Architecture services, concept design, construction management, project management, and new building technologies represent the best opportunities for foreign firms. Specific prospects include high-end hotels and resorts, high-rise office towers, and mixed-use projects, many of which are foreign invested and require high-quality design and construction. Awareness of sustainable and "green” buildings is just beginning to emerge, and suppliers in this area will need to educate project owners on the benefits of green technologies. Other key areas include:

  • Landscape architecture, water features and swimming pools
  • Hotel and restaurant interiors
  • Town planning/master planning
  • Use of High-end architectural interior products and designs Decorative surfaces & finishes
  • Distortion-free glass
  • Hardwood floors and architectural features
  • Fire safety, Illumination and alarm systems


Despite the global financial crisis and the ups and downs of Vietnam’s real estate market in 2008 and 2009, many new projects, big in scale and investment, were launched in major localities, especially in Hanoi and Da Nang. A number of apartment, office, shopping centre and golf course projects invested by Vina Capital, Indochina Capital, Bitexco, Vincom JSC and other giants kept the market active and attracted the participation of foreign investors.

New Towns: Vietnam is developing a number of "new towns” as satellites of major metropolitan or industrial areas. These master-planned developments often call for investments in industrial parks, commercial areas, residential housing, hospitals, schools, retail, etc. Major new town developments in the South are centered around Ho Chi Minh City and provinces of Dong Nai, Binh Duong, and Ba Ria - Vung Tau. In August 2008, the Government decided to expand Hanoi to include neighboring Ha Tay province and part of Hoa Binh and Vinh Phuc provinces, which tripled Hanoi’s area and doubled its population to 6.2 million. This expansion will result in all government offices moving from downtown to the My Dinh area (west of Hanoi). This has created many major residential projects in My Dinh and Ha Dong towns (south west of Hanoi). There are also major projects being developed in the east and northeast of Hanoi alongside the Hong River on the road to Noi Bai airport and to the Hai Phong port. New towns and industrial zones have also been developing in provinces surrounding Hanoi, such as Bac Ninh, and Vinh Phuc.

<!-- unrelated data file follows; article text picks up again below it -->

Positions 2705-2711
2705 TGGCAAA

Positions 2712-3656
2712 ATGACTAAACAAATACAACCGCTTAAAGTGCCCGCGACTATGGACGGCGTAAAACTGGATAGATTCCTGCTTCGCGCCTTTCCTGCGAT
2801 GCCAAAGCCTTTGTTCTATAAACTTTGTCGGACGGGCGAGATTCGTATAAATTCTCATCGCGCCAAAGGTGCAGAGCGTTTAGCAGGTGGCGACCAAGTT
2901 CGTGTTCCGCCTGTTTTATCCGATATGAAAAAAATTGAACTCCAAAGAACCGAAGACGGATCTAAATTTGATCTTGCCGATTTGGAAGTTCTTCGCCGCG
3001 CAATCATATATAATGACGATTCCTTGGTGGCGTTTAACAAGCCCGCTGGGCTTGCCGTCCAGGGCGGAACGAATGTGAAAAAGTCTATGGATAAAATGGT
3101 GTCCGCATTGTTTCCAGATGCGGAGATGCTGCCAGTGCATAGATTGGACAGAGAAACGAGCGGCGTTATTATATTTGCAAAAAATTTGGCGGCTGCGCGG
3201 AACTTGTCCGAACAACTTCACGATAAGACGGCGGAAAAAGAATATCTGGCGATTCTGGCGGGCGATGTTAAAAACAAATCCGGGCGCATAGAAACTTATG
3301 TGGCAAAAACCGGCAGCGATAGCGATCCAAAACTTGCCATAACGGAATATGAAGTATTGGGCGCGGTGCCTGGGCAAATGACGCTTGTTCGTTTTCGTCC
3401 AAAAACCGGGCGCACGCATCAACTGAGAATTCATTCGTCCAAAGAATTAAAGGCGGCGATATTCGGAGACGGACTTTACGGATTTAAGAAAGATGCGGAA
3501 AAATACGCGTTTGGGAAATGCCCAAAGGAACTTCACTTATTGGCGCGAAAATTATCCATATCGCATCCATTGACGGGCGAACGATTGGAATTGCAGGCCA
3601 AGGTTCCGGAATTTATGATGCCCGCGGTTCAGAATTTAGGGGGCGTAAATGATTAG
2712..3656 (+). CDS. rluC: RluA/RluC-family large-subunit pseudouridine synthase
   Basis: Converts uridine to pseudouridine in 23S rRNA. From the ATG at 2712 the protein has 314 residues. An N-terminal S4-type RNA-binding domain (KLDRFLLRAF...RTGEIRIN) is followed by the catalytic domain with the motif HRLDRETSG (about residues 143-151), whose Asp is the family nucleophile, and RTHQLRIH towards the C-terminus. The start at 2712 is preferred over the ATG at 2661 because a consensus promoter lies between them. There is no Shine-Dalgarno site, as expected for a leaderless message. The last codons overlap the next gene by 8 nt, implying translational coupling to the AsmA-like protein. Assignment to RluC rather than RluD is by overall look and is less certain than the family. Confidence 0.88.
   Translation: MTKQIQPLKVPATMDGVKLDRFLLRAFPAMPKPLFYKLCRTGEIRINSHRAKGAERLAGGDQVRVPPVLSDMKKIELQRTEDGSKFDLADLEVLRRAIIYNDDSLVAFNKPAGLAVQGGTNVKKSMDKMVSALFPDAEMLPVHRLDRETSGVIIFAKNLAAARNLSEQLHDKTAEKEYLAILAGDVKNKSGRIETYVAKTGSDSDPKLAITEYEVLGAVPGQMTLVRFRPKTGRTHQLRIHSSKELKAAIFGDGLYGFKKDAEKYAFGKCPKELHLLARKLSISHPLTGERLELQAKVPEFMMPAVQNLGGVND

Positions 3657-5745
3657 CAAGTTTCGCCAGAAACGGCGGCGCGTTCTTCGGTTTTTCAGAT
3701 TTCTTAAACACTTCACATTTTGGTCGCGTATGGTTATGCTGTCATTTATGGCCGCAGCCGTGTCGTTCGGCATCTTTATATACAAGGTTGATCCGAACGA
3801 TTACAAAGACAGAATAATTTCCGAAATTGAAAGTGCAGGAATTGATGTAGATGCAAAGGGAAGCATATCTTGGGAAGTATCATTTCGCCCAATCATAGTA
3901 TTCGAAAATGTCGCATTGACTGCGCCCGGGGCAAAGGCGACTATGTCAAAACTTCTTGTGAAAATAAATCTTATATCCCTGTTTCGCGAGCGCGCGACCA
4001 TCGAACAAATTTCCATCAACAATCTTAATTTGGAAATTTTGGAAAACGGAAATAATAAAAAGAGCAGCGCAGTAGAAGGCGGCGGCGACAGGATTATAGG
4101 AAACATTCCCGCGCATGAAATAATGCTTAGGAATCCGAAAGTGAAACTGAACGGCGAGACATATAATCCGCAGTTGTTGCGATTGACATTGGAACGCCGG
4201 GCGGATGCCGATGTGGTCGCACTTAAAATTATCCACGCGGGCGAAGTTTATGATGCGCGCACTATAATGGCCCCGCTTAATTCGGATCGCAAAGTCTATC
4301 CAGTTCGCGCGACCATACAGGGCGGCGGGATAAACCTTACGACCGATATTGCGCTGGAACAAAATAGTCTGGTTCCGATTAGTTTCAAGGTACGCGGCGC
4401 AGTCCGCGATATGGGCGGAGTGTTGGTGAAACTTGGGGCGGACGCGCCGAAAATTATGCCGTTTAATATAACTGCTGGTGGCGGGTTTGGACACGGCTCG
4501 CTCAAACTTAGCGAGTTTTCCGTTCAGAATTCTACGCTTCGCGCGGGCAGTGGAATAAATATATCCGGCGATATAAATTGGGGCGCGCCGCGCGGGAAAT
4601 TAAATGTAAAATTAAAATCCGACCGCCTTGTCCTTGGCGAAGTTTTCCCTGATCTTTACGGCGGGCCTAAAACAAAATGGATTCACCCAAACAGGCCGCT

Thu Thiem: This is the next chapter in Ho Chi Minh City expansion, encompassing 737 hectares of greenfield development and spurred by the development of 5 bridges and a 1.49km-long tunnel linking Thu Thiem with the downtown and other districts of the city. Plans call for massive investments in infrastructure and utilities, and a full range of new construction including: commercial/business district, retail, hotels, residential housing, schools and parks.

Hospitality/Resort Development: Vietnam is attracting a vacation-going and second- home demographic with more than 3,200 kilometers of coast-line including over one hundred beaches, beautiful and diverse landscape, and cultural heritage. Prominent areas that have been targeted for tourism development include Can Gio, Quang Nam province, Nha Trang, Binh Thuan province, Ba Ria-Vung Tau province, Phu Quoc Island, Da Nang City. While many projects are underway (including many of the top international hotel brands), there are many projects still in the planning stages. There are also a few hotel and resort projects being developed in Ha Long Bay, Bai Tu Long and Van Don in Quang Ninh province, and Do Son and Cat Ba Island in Haiphong. City planners also cite the need for accompanying airports, roads, water treatment and other tourism infrastructure as priorities.